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The tale of <i>The Wolf Gift</i> continues . . .<br><br> In Anne Rice’s surprising and compelling best-selling novel, the first of her strange and mythic imagining of the world of wolfen powers (“I devoured these pages . . . As solid and engaging as anything she has written since her early <i>Vampire Chronicles</i> fiction”—Alan Cheuse, <i>The Boston Globe</i>; “A delectable cocktail of old-fashioned lost-race adventure, shape-shifting, and suspense”—Elizabeth Hand, <i>The Washington Post</i>), readers were spellbound as Rice conjured up a daring new world set against the wild and beckoning California coast.<br><br> Now in her new novel, as lush and romantic in detail and atmosphere as it is sleek and steely in storytelling, Anne Rice takes us once again to the rugged coastline of Northern California, to the grand mansion at Nideck Point, and further explores the unearthly education of her transformed Man Wolf.<br><br> The novel opens on a cold, gray landscape. It is the beginning of December. Oak fires are burning in the stately flickering hearths of Nideck Point. It is Yuletide.<br> For Reuben Golding, now infused with the Wolf Gift and under the loving tutelage of the Morphenkinder, this promises to be a Christmas like no other . . . <br><br> The Yuletide season, sacred to much of the human race, has been equally sacred to the Man Wolves, and Reuben soon becomes aware that they, too, steeped in their own profound rituals, will celebrate the ancient Midwinter festival deep within the verdant richness of Nideck forest.<br><br> From out of the shadows of Nideck comes a ghost—tormented, imploring, unable to speak yet able to embrace and desire with desperate affection . . . As Reuben finds himself caught up with—and drawn to—the passions and yearnings of this spectral presence, and as the swirl of preparations reaches a fever pitch for the Nideck town Christmas festival of music and pageantry, astonishing secrets are revealed; secrets that tell of a strange netherworld, of spirits other than the Morphenkinder, centuries old, who inhabit the dense stretches of redwood and oak that surround the magnificent house at Nideck Point, “ageless ones” who possess their own fantastical ancient histories and who taunt with their dark magical powers . . .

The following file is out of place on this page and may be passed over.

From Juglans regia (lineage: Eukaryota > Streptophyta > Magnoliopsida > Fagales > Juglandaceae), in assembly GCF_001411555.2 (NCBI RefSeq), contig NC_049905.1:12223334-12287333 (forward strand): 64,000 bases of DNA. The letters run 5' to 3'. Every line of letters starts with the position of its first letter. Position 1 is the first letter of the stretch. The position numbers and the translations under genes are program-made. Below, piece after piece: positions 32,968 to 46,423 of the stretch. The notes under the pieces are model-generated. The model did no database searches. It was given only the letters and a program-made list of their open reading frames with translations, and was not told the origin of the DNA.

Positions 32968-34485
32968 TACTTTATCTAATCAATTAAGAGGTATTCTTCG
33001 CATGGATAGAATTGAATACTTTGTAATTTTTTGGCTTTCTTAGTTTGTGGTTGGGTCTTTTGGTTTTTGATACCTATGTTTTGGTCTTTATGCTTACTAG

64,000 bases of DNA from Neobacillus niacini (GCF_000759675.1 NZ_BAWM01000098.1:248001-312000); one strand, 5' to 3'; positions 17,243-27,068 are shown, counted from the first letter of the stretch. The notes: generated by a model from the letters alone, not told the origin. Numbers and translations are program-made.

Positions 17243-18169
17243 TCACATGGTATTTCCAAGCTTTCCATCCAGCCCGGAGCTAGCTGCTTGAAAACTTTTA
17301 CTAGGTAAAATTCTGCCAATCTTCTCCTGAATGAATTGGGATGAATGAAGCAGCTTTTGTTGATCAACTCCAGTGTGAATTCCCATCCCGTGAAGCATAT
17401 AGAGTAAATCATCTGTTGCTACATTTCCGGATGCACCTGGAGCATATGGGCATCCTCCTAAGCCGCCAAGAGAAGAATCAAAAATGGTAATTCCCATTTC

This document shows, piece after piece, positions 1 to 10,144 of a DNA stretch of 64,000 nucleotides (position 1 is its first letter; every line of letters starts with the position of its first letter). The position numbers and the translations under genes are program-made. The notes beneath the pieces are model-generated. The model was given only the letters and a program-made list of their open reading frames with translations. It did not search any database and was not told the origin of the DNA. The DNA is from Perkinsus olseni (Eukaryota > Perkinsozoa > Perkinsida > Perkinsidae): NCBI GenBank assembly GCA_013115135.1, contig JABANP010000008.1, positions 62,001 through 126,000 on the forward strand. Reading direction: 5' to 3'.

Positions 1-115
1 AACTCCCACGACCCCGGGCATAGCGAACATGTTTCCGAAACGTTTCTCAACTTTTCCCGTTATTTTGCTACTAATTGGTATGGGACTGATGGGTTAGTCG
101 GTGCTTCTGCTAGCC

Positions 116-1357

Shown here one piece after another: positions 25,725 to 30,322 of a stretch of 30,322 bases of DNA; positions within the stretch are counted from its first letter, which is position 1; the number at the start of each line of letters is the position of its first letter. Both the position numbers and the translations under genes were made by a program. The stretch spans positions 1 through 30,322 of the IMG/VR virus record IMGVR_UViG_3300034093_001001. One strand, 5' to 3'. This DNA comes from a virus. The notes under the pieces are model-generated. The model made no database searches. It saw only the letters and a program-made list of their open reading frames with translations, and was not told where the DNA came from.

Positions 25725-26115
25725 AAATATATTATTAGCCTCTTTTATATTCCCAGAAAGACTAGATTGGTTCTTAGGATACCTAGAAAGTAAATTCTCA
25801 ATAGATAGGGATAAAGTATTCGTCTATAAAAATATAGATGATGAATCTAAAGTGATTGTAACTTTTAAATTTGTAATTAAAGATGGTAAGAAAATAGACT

<div class="aplus"> <h4><p>A Conversation with Anne Rice</p> <p>Author of <i>The Wolves of Midwinter</i></p></h4> <p><strong>Q: It’s been almost two years since <i>The Wolf Gift</i> was published. What has been the most fun for you about writing this new series?</strong></p> <p><strong>A</strong>: The new cosmology is terrific fun. Since this is a brand new series, I’m able to evolve a whole new type of supernatural character—the morphenkind, or man wolf—and make up an origin story for the species and work with what powers these creatures have and so forth. I’ve loved that. But as always the novels are about character, and I do love the new cast—Reuben my youthful hero, his family, and the contemporary setting. As always I like blending a family story with a supernatural story. I’ve done this with the Mayfair Witches and to some extent with the vampires. But the very most fun? I guess the new cosmology—that Reuben the Man Wolf is a comic book hero, living a double life as a reporter and a man wolf.</p> <p><strong>Q: A defining element of your werewolves is that they are sentient during transformation, but also that they can detect and hunt out evil. How does <i>The Wolvs of Midwinter</i> begin to blur those clear lines of good vs. evil for your main character, Reuben?</strong></p> <p>A: Well, Reuben and Stuart—both young man wolves—are coming to see the obvious, that there is no real objective standard in the world of what is good or evil, much as we all wish that there was. And in some situations, they do not see clearly what to do. They transform into powerful beast men and can easily kill and punish evil doers, but what happens when the evil doer is contrite and becomes a victim himself? Do they stop in their tracks? Their powers put an immense burden on those human beings who know what they are. Is it moral for a good man to contact Reuben and ask for his help with despicably evil murderers, knowing full well that Reuben has the power to transform into a Man Wolf and bring immediate death to the evil ones? In <i>The Wolves of Midwinter</i> they confront this problem for the first time.</p> <p><strong>Q: What was it about the unfinished nature of Reuben’s relationship with Marchent that inspired you to bring back her ghost in <i>The Wolves of Midwinter</i>?</strong></p> <p><strong>A:</strong> Marchent was a very strong character and she left the narrative early. She died violently. I thought what if she lingers, confused, uncertain, an earthbound spirit in need of guidance to the light? I think it was her character and how strong she felt to me in the first book that prompted me to bring her back. When I write I believe the old cliché: there are no small parts, only small actors. And so even if a character is going to be in a book for a very short while (as Marchent was in the first book) I’ll go deep into that character, seeking to make that character very real, and then when the character is dispatched, well I miss the character. That’s what happened with Marchent.</p> <p><strong>Q: <i>The Wolves of Midwinter</i> features the emergence of other “Ageless Ones,” like the Forest Gentry, and the strange servants who serve the Distinguished Gentlemen. How do these new characters allow you build upon the werewolf mythology you’ve created?</strong></p> <p><strong>A:</strong> It’s flat out unrealistic to present a universe in which the morphenkinder are the only preternatural inhabitants. It’s a failure of imagination to not ponder what other supernatural or preternatural beings they might know or interact with. I thought it only natural that immortal morphenkinder would know a lot about spirits, ghosts, and so forth, and other immortals. It was fun to imagine new species. And I love writing about ghosts. I am doing it in other books now as well as in The Wolf Gift Chronicles. I have a mythology of ghosts and spirits that transcends any individual series I’ve written and I just love it. With Reuben and his friends, I feel like I’m just getting started on their world. I may bring in other elements soon. For now though the Forest Gentry and the “strange servants” are really delighting me.</p> <p><strong>Q: <i>The Wolves of Midwinter</i> also introduces new members of other werewolf packs, suggesting a much larger world exists beyond the Distinguished Gentlemen. Will we learn more about the past history of the Morphenkinder as the series continues?</strong></p> <p><strong>A:</strong> Yes, as the series continues we will learn much more about the history of the Morphenkinder. I already have a big surprise brewing for book three. And of course we have only begun to see in this second book how morphenkinder from other parts of the world can make serious trouble for Reuben, Felix, Margon and the inhabitants of Nideck Point. I feel that in these two Wolf Gift books I’ve opened many doors and I want this to develop into a huge fantasy series.</p> <p><strong>Q: So much of the setting and atmosphere of <i>The Wolves of Midwinter</i> is tied to traditional Christmas holiday rituals. What experiences and research did you draw from to create such a rich setting? Were you inspired by European holiday festivals? What was your favorite part of creating the Festival in Nideck Point?</strong></p> <p><strong>A:</strong> I am enthralled with Yuletide customs the world over but particularly those of Europe and America. I did intensely research them, seeking for material everywhere. have used intense Christmas symbols and mythology in <i>The Witching Hour</i> and in <i>Lasher</i>, and I am very interested, as you can see, in delving into it with the wolves. I am intrigued as to why our heritage includes belief in ghosts walking at Christmastime and so many Christmas ghost stories, like those written in Victorian England, for instance. I’m intrigued with the ancient European custom of people dressing as beasts and in animal skins around Christmastime—with customs involving bonfires and echoes of human sacrifice. Clearly the feast of midwinter was serious business in our past, a time when we celebrated the cycles of the earth, the desperate hope that the warm spring and summer sun would return, in spite of the ice and snows, and that we would see light and growth and possibility again. That’s in our blood as human beings. And to me all this is related to the very idea of the man wolves—that we humans remember on some level when we were very primitive and closer to the animal world than we are today, that our nature is always animal and divine mixed together, that we are mammals with souls. Christmas is the great feast at the very heart of our cultural experience of these mysteries. God becoming man in the Christ Child in the dark of winter is a potent symbol for all of us—human beings who are spiritual as well as physical—and for our great need to control our animal nature while never forgetting it.</p> </div>